International Students Increase at U.S. Campuses

The number of foreign students at U.S. colleges increased 10 percent in 2014-15, according to recent data from the Institute of International Education (IIE).  

"The influx has helped international enrollments skyrocket at some institutions, while others have fewer students now than ten years ago," The Chronicle of Higher Education reported based on their analysis of the IIE data. Less than half of the institutions (44 percent) kept pace with the national growth and 10 percent of colleges accounted for nearly 70 percent of the increase between 2005-06 and 2014-15.

According the IIE, Indian student enrollments were a large part of the increase in foreign students, with campuses seeing a 30 percent increase in these students over the prior year. Students from China still outnumber those from any other country, Inside Higher Ed reported. Other major sending countries include Saudi Arabia (up 11.2 percent) and Brazil (up 78.2 percent). Latin America and the Caribbean was the fastest-growing region of origin for international students.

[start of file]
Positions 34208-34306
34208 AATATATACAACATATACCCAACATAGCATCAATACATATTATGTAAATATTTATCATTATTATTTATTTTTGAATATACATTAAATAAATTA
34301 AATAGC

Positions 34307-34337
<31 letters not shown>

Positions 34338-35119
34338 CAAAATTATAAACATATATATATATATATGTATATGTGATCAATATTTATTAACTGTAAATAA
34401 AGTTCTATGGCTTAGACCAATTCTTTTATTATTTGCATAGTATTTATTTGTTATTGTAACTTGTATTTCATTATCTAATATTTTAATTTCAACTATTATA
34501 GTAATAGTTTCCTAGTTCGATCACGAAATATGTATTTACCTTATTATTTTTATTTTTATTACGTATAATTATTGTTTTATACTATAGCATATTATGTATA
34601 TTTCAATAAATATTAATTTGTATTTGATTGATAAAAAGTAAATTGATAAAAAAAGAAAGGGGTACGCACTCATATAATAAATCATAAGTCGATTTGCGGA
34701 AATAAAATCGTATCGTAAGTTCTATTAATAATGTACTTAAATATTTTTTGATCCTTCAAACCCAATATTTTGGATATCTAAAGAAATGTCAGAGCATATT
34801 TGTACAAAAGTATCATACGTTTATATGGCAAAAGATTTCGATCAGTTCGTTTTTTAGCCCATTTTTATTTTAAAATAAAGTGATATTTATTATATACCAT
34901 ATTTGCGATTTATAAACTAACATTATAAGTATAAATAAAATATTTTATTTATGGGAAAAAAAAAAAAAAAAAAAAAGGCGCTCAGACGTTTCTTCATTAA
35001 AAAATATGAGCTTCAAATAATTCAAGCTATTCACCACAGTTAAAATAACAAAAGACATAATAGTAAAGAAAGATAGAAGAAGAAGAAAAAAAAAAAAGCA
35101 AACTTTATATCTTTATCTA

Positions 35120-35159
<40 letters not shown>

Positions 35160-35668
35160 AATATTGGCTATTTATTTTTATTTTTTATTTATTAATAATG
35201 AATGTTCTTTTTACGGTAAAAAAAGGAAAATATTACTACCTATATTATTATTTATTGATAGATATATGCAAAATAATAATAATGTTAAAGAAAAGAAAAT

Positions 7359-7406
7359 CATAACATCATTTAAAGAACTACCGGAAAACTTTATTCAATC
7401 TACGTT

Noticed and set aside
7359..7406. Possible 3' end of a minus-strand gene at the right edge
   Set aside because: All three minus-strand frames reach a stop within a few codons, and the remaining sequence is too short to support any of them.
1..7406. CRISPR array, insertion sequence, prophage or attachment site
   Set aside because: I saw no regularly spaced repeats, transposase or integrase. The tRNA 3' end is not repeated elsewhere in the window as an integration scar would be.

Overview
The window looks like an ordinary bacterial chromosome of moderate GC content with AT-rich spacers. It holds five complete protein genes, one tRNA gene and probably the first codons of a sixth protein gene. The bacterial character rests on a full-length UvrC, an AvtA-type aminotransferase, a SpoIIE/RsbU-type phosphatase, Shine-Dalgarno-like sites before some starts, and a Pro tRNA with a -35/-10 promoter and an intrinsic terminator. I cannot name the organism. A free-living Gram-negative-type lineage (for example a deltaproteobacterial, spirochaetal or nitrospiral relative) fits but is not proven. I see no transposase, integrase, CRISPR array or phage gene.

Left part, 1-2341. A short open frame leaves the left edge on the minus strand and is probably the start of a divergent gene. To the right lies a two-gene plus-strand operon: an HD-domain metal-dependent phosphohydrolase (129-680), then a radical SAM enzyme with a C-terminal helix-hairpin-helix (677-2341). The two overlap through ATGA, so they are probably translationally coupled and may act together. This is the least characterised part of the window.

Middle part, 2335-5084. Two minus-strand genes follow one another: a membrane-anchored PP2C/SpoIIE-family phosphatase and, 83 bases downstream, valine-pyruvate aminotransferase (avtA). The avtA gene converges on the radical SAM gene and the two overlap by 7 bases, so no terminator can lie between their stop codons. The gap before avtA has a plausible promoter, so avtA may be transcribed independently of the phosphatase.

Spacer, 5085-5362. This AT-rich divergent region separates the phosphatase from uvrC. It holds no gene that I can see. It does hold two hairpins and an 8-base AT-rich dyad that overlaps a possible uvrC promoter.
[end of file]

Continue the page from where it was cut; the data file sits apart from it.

American participation in study abroad also grew by 5.2 percent from 2012-13 to 2013-14, reported Inside Higher Ed.  IIE has started a campaign to double the number of study abroad students.


Related Links   

Institute of International Education Open Doors Report

Inside Higher Ed

The Chronicle of Higher Education